The homeless need help, not to be criminalised

The Highfield Campus at the University of Southampton, which is home to the George Thomas Building. Picture: Geograph

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as their budgets have been cut, the police, in recent years, have been keen to highlight the responsibilities they find themselves with that lie outside the traditional field of law and order.

A few years ago there was a concerted push to highlight the number of people with mental health issues who were finding themselves in the criminal justice system – for example, locked up in cells for the night when a hospital might have been a better place for them. One of the police’s arguments at the time was that they were picking up the pieces of an over-stretched NHS, and it was hard to quibble with that.

Now, the subject is the homeless, and specifically those who find themselves unfortunate enough to be living on the streets in the centre of Portsmouth.

Today Simon Hayes, Hampshire’s police and crime commissioner, hits back at a suggestion by Portsmouth Tory councillor Luke Stubbs that the police should do more to tackle the problem.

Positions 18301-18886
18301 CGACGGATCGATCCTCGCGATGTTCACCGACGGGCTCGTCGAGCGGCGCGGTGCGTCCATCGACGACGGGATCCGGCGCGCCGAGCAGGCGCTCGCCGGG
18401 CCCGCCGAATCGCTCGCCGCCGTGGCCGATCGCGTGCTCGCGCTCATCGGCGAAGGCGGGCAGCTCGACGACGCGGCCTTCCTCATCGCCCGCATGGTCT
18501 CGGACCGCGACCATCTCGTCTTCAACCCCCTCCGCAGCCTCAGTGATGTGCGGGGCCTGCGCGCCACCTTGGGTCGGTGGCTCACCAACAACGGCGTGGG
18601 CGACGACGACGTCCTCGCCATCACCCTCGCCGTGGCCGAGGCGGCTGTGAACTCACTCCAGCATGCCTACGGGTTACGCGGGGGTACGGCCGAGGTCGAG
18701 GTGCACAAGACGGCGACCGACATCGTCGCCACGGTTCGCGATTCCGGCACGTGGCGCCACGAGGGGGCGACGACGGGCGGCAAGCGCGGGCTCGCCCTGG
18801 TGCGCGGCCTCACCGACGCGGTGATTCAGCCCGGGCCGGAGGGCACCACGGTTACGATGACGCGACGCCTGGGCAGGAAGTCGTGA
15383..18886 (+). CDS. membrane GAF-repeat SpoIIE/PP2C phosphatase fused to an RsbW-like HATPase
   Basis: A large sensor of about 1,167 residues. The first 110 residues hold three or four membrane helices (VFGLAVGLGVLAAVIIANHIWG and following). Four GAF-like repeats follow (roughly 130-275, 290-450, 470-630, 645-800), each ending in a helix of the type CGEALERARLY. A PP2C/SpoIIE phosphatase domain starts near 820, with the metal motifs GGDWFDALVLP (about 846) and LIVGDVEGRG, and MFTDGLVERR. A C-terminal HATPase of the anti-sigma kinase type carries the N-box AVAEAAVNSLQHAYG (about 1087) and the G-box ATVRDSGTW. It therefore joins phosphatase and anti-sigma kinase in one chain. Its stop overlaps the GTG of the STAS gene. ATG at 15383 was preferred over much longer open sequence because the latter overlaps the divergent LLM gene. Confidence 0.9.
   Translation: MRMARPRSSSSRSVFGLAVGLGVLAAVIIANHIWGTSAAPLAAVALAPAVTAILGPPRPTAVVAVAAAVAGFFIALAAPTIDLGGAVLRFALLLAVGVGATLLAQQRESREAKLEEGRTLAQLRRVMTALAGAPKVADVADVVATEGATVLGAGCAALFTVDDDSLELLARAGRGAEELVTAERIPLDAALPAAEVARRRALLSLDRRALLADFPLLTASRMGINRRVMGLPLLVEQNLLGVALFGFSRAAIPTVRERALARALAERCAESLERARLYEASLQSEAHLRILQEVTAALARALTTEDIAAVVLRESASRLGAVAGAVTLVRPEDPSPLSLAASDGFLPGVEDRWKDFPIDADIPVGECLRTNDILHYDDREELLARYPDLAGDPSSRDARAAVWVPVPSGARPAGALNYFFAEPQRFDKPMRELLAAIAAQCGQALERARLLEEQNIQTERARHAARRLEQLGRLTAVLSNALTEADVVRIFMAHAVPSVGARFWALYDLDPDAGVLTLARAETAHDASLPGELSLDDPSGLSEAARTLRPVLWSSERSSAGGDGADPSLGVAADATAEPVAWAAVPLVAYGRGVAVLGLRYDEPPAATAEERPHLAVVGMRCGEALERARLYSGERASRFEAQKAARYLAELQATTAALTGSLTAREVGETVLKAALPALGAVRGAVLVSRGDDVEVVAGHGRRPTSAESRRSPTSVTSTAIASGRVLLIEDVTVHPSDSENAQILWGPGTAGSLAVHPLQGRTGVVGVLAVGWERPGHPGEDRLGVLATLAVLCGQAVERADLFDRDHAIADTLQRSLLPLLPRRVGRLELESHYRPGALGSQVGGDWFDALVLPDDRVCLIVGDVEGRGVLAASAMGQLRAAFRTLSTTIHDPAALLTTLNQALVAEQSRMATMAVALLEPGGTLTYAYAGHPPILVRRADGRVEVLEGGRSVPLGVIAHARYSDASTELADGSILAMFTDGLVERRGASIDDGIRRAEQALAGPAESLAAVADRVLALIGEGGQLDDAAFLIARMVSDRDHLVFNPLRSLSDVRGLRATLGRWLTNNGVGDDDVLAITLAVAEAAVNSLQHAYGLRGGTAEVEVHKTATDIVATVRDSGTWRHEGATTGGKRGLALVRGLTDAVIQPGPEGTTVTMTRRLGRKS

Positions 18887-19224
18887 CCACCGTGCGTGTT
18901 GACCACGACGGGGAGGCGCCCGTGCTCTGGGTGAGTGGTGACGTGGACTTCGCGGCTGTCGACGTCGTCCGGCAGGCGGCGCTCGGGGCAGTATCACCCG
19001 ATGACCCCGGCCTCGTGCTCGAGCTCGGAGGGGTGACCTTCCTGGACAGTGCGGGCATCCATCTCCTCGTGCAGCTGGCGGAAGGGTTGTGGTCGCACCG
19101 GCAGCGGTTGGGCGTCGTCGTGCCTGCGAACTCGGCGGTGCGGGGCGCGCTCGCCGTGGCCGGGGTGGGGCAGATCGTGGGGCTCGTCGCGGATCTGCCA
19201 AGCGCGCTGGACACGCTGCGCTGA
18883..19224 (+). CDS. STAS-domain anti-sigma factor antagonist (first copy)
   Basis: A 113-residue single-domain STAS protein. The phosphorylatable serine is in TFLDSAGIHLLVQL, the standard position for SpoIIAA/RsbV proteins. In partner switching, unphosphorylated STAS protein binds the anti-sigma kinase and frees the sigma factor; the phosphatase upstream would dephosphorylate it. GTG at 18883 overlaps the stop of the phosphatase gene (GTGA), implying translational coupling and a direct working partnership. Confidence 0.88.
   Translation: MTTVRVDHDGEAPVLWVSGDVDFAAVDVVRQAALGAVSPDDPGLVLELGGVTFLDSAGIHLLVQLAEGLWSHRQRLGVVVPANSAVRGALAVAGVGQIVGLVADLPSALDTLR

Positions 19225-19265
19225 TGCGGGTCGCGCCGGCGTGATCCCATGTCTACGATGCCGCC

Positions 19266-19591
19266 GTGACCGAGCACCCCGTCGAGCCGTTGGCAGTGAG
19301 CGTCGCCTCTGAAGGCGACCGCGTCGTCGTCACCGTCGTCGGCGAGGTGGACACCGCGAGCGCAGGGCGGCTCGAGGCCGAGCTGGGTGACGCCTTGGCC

Cllr Stubbs wrote to Mr Hayes asking for more patrols, and suggested that the increase in homelessness could be a reason behind a decline in the number of people going into the city centre in the first two months of this year.

Mr Hayes has responded by saying that it is not an issue purely to be tackled by the police, and points to other areas where levies are imposed on businesses to fund patrols – saying that that is the way forward. Up to a point he’s right, but we would suggest that criminalising the homeless at all is the wrong way to go.

There needs to be more help, and more accommodation available – that is where money would be better spent. Nobody makes the lifestyle choice to become homeless, and there are many stories of people who never dreamed that they would end up on the streets but have in fact found themselves sleeping rough.

Simply moving people on or imposing fines will not work – that will just lead to more begging to pay those fines. Giving a steady place to stay and the chance of getting a foothold back in life is the much better option.